To make a patchwork quilt seems, on the surface, to be the Most Homesteady Thing a body could do. However, there are a number of drawbacks. The art of quilting is one I have yet to master and there ain't no Quilting Bee on the mean streets of Harrogate. The cost of quilting thread, wadding and all the beautiful fat quarters I hanker after is not to be underestimated. Time (I'm supposed to be a housewife) and space (I have no sewing room) are also things to consider. Surely there was some way to create a Mumtopian patchwork quilt with no space, time or money?
Readers, I cheated. What you see in progress in this post is a patchwork blanket, not a quilt. It does a similar job, makes use of similar skills, but requires less time and fabric and won't make you eligible for a Mary Jane's Farm Sisterhood merit badge. Progress is fairly rapid and scrap materials can be used. For my patchwork blanket, I used a mixture of fat quarters I had been holding onto, wondering what project could possibly be worthy of their presence, material from my stash (leftover from making the apron, for example), and old clothes.
Each piece of fabric was cut into 8" squares with pinking shears, and a half-inch seam allowance was used throughout the project. Although the recommendation is that you use all the same type of fabric (e.g. all cottons or all polycottons), I figured that I had broken one rule, I might as well be hung for a sheep as a lamb. As a result, you can find denim, sweater material, gingham, shirt fronts, duvet covers, and the dreaded stretch jersey on the first patchwork blanket I made.
This, coupled with the fact that I appear not to be able to cut straight or draw straight round a square template, meant that the results were mixed. Many squares did not line up accurately. Squares were sewn together in horizontal strips of 13, randomly, with a vague colour scheme of green, red, blue, pink and white. I then layed the strips across my bed, resting them on top of the red fleece blanket I had bought for this project.
Once I had enough strips to cover the blanket, I arranged them in order so that no two similar patches were touching, labelling each row with a letter. This is a time-consuming and high risk strategy and one I avoided when I made a blanket for Prima. Second time around, I had a colour scheme of only red, white and blue, and alternated patches accordingly, as I built up the strips.
I stuck to a budget of around £17, which could have been reduced if I had bought a cheaper fleece blanket and fewer nice fat quarters. Little personal touches I have incorporated include:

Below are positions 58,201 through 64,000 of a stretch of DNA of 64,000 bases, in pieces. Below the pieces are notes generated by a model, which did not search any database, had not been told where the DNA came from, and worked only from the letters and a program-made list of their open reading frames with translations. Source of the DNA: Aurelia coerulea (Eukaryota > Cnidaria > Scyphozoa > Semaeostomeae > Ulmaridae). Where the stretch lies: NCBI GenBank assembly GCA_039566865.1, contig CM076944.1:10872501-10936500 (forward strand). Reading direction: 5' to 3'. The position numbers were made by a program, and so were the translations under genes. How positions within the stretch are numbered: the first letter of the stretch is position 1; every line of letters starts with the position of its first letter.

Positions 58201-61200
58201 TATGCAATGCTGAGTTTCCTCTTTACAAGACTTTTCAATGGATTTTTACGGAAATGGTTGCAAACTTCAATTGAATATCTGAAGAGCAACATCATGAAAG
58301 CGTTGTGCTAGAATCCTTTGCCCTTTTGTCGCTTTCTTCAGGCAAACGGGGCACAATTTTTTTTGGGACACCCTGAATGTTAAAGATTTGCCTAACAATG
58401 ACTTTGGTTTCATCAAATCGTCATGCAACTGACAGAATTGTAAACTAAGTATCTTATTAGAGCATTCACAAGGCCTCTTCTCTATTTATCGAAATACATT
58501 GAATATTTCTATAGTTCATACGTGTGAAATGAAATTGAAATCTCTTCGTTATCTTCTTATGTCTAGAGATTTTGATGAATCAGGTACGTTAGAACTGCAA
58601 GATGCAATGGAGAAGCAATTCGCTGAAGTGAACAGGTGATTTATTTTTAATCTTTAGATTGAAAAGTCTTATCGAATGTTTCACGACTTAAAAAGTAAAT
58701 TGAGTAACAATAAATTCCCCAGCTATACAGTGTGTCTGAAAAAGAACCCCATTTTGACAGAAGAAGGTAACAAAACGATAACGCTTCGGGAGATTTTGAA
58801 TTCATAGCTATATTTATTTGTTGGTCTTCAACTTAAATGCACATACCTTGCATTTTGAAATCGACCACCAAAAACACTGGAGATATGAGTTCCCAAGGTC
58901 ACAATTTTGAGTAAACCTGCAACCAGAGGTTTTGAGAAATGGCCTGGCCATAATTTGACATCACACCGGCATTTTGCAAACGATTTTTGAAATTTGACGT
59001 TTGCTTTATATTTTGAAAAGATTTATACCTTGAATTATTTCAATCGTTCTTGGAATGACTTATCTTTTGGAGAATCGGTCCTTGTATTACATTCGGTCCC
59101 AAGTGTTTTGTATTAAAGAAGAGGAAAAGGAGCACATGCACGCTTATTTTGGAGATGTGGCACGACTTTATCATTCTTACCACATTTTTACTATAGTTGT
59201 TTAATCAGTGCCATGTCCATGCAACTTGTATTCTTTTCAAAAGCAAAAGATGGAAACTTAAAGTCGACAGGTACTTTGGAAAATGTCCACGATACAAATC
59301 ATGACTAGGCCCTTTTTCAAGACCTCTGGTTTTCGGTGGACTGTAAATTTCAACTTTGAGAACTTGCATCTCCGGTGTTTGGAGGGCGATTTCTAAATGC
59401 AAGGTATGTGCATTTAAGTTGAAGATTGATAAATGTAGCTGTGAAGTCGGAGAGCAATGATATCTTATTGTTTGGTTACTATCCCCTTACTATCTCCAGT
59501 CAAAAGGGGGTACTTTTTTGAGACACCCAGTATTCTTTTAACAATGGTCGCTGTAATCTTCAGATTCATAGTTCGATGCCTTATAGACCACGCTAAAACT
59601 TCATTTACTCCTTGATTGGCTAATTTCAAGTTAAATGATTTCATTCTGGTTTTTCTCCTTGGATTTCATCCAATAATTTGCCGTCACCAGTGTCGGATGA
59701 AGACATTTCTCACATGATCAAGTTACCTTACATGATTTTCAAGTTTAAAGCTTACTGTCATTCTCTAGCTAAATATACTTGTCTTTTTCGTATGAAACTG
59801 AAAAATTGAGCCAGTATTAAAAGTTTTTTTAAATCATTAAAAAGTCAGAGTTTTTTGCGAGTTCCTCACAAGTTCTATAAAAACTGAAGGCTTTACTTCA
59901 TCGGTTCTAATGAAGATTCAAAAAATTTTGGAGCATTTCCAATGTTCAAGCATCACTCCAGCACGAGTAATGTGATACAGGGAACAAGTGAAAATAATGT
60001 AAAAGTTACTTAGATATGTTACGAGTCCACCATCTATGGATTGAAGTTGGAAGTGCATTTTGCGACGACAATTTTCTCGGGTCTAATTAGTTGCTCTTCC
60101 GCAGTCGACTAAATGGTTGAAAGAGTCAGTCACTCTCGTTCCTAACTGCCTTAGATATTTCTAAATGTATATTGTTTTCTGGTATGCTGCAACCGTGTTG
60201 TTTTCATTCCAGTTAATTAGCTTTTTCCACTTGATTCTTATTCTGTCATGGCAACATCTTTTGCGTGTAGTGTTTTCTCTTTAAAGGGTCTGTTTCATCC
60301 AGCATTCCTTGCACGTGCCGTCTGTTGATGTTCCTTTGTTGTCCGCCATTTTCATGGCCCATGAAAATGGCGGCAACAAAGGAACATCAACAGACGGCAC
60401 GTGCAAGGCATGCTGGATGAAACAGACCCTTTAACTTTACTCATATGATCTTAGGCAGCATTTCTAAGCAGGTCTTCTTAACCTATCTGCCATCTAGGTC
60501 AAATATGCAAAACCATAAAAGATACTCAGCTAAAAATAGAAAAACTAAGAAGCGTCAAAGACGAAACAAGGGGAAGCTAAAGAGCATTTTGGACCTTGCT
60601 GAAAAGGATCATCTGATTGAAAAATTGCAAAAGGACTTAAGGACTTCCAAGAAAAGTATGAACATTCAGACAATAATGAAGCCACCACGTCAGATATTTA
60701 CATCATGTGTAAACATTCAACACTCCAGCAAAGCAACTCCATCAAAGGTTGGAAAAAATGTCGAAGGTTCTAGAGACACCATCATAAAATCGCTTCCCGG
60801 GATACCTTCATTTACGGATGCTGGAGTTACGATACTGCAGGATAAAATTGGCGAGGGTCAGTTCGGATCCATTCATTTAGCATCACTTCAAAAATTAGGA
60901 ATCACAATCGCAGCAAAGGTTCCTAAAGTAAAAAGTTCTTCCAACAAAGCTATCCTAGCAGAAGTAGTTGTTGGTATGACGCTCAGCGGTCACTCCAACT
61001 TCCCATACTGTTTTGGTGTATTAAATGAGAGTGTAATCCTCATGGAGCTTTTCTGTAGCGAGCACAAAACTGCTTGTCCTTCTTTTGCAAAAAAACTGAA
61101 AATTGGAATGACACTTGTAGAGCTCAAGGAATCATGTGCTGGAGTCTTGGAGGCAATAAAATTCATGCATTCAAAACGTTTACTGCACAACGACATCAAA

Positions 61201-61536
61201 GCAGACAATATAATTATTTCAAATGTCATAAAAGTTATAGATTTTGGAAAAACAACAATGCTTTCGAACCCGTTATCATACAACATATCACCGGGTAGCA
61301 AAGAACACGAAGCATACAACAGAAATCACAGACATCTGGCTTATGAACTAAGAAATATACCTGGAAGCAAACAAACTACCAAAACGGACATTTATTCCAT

* making squares out of the children's outgrown school uniform, complete with school badge
* using old jeans to make squares and leaving the back pockets on - good place to store a handkerchief!
* making squares from shirts and keeping the breast pocket on - good place to hide love-notes/ notes to the tooth fairy!
* using fabric which has been given as a present (thank you, Dolly!) or reminds you of someone or some place
You can see Prima's blanket to the left; the strips have been sewn together and I am in the middle of pinning them to a cream-coloured fleece blanket (I plan to trim the fringe off). The next step, after sewing the patchwork sheet to the fleece blanket, is to edge it all with bias binding. I made a real mess of that first time round - I usually get impatient at the end of a project, and this one took about 50 hours. That's a lot of Electric Light Orchestra greatest hits.
* try not to forget half-way through whether you are doing a half-inch or quarter-inch seam allowance.
* avoid fabrics which have any stretch in them
* so far, I have got away with using normal thread, not quilting thread
* it doesn't matter what colour thread you use when sewing the patch squares together - no-one can see it, so this is a good place to use up your weird colours
* make sure your square template is actually a square, by measuring the diagonal
* stick to no more than three colours
* you don't have to actually quilt the finished item
* you can make patchwork squares out of scraps sewn together if you are running low on fabric
* if you are going to appliqué hearts ribbons etc on, or sew on buttons or other decorations, do that before you sew the squares together...
The final result made its way onto our bed a week ago. The King says it is the best thing I have ever made! All I can see are the errors...but at least they are MY errors! I'm learning from my mistakes and the cheatin' art of patchworking continues with blankets for Prima and Secundus!